Still the lucky country?

16 Jun 2014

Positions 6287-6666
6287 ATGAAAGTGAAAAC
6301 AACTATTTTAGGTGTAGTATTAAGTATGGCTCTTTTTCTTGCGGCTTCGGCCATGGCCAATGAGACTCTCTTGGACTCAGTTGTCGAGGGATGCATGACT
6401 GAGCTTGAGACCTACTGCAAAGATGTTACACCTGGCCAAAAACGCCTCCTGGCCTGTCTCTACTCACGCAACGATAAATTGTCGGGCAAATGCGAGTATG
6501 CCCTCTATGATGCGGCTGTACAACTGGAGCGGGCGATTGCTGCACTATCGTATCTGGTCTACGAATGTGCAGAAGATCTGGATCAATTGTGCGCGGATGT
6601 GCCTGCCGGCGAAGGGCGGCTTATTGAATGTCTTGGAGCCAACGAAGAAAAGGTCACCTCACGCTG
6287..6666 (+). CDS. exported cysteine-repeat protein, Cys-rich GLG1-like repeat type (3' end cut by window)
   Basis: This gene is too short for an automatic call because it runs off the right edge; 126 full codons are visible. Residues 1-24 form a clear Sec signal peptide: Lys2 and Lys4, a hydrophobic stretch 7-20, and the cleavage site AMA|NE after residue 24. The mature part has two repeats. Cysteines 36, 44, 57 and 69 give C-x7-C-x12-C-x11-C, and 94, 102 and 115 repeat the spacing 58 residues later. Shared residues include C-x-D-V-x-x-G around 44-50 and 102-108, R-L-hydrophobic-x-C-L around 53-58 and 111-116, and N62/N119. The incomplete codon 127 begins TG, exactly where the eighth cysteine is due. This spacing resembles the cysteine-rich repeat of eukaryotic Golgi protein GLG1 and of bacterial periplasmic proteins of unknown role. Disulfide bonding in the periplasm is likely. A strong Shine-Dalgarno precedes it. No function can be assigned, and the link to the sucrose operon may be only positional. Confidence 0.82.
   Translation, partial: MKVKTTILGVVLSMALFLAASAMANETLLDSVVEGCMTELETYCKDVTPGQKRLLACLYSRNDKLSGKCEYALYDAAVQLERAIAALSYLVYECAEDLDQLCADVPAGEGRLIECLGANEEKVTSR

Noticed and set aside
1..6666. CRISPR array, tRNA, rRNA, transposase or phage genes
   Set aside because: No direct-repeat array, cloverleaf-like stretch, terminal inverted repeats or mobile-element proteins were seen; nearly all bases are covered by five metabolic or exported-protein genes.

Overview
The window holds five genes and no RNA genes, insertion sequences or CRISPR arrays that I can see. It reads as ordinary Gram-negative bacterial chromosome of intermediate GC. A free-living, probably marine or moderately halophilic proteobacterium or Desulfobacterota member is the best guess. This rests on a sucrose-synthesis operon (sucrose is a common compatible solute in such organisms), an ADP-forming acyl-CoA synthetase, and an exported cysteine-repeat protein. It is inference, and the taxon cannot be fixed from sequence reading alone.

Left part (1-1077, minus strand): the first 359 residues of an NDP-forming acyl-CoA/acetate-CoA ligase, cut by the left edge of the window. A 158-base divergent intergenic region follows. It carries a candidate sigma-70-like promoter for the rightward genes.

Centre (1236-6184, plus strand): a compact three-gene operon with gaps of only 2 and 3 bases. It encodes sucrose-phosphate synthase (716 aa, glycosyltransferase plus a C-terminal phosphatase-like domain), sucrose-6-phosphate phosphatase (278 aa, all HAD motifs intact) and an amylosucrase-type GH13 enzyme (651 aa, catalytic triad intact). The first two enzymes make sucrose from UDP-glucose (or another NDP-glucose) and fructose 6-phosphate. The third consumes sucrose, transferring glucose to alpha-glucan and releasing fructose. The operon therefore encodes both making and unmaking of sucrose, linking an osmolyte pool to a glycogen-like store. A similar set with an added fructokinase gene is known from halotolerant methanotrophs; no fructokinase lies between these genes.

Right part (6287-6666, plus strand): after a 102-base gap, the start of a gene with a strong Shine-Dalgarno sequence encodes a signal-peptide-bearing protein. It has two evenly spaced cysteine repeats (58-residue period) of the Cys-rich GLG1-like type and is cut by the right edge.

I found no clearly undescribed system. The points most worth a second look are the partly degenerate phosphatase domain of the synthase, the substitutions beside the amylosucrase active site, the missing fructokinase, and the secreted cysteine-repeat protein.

Over the past 30 years the gap between the rich and the poor has increased rapidly in a majority of the world’s countries. Oxfam has previously reported that inequality is so severe that the 85 richest people in the world own the same as half of the world’s population — 3.5 billion people. In a matter of months, that number has reduced to just 66. This increasing inequality is evident in all but four G20 member countries and Australia is no exception. The richest 1% of Australians owns the same wealth as the bottom 60%. Australia’s richest person owns more than the bottom 10% of the population combined (2.27 million people) and the nine richest individuals have a net worth of US $54.8 billion, more than the bottom 20% (4.54 million people). Income inequality in Australia has been on the rise since the mid 1990s, despite all sections of Australian society experiencing some increase in income during the same period. In 1995, Australia had an average level of inequality compared to other wealthy OECD member countries. Today, we are below average, having become less equal than our peers despite having a better-performing economy than most.

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